Santa's lap...it's scary; Don't force tradition on kids, Hoot says


News Services Editorial Assistant

"You better watch out; who cares if you cry?" appears to be the attitude of parents who force their young children to sit on Santa Claus' lap, a practice that a UB educator considers to be a form of child abuse.

Jim Hoot, professor and director of the Early Childhood Research Center in the Graduate School of Education, says parents should not force this tradition, since sitting on Santa's lap or being held by Santa may be too overwhelming for young children.

"From 10 to about 17 months old, children experience severe separation anxiety and are typically scared of strangers," notes Hoot, a past president of the Association for Childhood Education International.

He warns that it isn't worth the trauma endured by the child just to capture a photo. While parents may view Santa as benevolent, the innocent toddler probably sees him as a "big, scary creature with a long, white beard."

Hoot has witnessed a number of parents upset young children during the holiday season by taking them to see jolly old St. Nick, often before they are old enough to recite their gift wish list.

"Anyone can stand at a mall this time of year and watch parents of children this age have pictures taken while the child is clearly in distress," Hoot says.

In addition to being potentially traumatizing, Hoot says the practice also sends a confusing, mixed message to children who are cautioned by their parents to "stay away from strangers," but then find themselves being placed on a stranger's lap by their parents.

Hoot says many parents don't anticipate or consider a child's fear because as adults they focus on Santa's respected reputation as the bearer of gifts and holiday cheer.

Hoot says that children's fear of Santa Claus generally fades and they are able to appreciate him once they learn to talk. By the time they enter school, they start to question Santa's reality.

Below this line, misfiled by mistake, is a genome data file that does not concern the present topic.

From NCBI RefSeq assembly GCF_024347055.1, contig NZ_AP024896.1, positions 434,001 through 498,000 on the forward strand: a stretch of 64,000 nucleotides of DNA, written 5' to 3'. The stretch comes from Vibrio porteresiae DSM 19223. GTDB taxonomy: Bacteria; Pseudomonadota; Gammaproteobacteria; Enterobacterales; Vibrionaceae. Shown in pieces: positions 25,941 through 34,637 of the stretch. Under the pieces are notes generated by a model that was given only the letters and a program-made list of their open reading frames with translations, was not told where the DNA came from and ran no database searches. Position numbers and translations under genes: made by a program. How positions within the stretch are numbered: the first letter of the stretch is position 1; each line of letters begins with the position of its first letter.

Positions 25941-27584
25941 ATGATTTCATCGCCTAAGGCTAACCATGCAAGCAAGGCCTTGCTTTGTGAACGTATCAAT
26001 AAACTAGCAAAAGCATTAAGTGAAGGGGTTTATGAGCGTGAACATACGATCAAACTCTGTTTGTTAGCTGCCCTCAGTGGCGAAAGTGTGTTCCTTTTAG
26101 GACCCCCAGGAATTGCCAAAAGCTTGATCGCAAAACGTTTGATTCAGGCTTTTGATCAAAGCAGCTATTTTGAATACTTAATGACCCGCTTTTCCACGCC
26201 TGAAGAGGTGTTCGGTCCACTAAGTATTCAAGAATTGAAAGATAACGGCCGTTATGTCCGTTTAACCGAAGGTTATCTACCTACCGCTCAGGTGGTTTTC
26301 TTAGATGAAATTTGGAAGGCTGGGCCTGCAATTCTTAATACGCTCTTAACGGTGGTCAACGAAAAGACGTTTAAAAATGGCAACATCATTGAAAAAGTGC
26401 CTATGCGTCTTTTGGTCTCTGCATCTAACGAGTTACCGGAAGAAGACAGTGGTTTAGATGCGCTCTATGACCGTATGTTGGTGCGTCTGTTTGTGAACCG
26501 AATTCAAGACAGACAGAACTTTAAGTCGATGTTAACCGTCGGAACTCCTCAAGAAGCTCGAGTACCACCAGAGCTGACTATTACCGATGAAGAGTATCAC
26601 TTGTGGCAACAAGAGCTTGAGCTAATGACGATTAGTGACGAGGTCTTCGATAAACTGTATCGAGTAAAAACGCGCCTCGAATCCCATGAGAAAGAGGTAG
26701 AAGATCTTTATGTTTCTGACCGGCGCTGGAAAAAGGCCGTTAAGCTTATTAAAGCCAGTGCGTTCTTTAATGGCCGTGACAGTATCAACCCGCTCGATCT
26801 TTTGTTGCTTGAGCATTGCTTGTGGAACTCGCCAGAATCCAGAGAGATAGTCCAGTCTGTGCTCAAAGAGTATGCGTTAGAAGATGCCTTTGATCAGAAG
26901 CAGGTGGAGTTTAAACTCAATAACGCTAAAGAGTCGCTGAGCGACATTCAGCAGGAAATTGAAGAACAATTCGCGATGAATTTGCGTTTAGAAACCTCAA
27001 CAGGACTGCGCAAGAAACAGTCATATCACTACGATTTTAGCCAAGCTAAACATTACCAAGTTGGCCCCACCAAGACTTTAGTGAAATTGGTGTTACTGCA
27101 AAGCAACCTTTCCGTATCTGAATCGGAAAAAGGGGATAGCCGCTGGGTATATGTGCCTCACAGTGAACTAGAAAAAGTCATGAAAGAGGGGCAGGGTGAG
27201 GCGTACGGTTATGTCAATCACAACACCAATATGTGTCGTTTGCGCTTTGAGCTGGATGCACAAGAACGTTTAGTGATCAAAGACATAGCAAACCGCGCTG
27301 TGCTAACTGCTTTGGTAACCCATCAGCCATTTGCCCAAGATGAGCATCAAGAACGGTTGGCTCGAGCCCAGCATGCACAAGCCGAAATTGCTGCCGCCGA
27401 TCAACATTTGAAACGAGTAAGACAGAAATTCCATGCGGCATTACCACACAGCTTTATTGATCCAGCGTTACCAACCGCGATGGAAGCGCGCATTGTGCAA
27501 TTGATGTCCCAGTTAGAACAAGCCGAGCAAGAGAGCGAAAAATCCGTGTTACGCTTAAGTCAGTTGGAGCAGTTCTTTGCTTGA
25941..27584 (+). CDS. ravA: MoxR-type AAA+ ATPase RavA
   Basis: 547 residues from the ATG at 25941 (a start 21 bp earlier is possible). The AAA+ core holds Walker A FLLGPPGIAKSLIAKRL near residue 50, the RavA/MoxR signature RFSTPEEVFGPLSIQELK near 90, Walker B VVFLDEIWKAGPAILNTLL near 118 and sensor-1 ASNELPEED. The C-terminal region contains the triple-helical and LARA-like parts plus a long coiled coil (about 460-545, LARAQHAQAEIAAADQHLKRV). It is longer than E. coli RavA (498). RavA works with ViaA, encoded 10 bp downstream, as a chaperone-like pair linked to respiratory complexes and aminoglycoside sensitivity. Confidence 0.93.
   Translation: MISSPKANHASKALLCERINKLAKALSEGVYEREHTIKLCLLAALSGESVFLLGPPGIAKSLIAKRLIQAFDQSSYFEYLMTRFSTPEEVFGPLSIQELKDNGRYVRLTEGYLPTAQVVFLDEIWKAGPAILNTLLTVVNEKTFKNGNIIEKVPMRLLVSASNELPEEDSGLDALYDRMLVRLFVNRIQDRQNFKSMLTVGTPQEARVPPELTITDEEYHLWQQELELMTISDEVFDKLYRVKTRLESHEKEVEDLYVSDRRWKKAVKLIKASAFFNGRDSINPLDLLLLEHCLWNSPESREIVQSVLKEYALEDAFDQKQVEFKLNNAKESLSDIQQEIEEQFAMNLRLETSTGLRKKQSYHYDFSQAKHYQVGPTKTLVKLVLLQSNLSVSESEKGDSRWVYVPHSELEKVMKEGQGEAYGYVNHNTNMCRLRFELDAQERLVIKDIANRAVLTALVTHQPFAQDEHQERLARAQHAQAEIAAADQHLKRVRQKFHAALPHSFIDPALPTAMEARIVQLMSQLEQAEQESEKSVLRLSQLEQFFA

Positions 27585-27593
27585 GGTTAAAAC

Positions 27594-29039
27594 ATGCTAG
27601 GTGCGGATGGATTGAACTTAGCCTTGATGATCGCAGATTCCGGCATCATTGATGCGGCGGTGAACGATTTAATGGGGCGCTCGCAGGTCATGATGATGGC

"Typically by first grade, all children have had the idea put into their heads that Santa isn't real," he says.

An experienced parent himself, Hoot considers Santa a symbol of fantasy and encourages other parents to "prolong the fantasy as long as possible."

"Parents are experts at evading issues," he says. "They should not consider themselves liars for promoting a child's imagination. Fantasy is a wonderful thing."

He believes it's normal and healthy for children to believe in fantasy and that parents shouldn't worry about undermining a child's trust if they evade the truth.

Questions about the reality of Santa are a "rite of passage," according to Hoot. The fantasy then involves introducing Santa to other kids or younger siblings. He believes adults' memories of joy from believing in Santa are enough to make them want to create the mystical feeling in others.

"Parents tend to avoid uncomfortable subjects when dealing with children, whether it be Santa or 'the birds and the bees,'" says Hoot. "It's like we want to avoid breaking them into the real world."

He emphasizes that parents, when asked by a child whether there really is a Santa Claus, should try to practice "loving avoidance" by changing the subject or saying how much they, too, enjoy Santa and look forward to his visit each year.

Hoot adds that parents should keep the message very simple when kids inquire about Santa's identity.

"Don't get too technical," he said. "Promote the spirit of the issue, based on the idea that Santa perpetuates the world as a joyous place."

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